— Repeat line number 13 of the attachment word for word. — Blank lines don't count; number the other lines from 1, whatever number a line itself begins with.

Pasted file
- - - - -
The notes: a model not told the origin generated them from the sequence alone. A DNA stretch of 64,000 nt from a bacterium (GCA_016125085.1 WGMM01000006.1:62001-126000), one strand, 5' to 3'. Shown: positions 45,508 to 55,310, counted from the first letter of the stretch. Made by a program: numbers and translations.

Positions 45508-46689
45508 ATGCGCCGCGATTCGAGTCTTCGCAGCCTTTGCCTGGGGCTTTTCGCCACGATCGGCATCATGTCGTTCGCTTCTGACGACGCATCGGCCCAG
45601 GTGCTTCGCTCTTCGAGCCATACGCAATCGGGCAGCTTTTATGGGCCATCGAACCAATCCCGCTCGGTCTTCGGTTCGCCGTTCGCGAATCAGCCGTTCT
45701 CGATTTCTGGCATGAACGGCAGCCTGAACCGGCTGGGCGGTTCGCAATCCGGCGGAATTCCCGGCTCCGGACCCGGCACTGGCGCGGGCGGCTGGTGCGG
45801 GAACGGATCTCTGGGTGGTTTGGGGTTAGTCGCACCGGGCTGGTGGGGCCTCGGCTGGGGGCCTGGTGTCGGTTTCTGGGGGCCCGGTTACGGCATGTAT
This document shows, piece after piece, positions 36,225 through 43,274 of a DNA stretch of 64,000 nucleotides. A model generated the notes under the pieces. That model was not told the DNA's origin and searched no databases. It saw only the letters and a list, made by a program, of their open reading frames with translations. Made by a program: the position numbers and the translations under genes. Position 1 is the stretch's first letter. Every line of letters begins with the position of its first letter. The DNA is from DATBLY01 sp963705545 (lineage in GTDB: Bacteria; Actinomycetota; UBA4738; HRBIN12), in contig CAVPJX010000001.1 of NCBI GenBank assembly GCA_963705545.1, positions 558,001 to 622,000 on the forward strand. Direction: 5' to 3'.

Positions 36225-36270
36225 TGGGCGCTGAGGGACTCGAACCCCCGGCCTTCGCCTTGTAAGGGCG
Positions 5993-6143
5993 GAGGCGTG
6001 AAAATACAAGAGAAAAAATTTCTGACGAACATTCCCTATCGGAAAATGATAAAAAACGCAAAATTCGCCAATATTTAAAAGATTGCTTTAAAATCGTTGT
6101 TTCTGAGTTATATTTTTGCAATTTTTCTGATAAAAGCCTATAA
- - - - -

6101 TTCTGAGTTATATTTTTGCAATTTTTCTGATAAAAGCCTATAA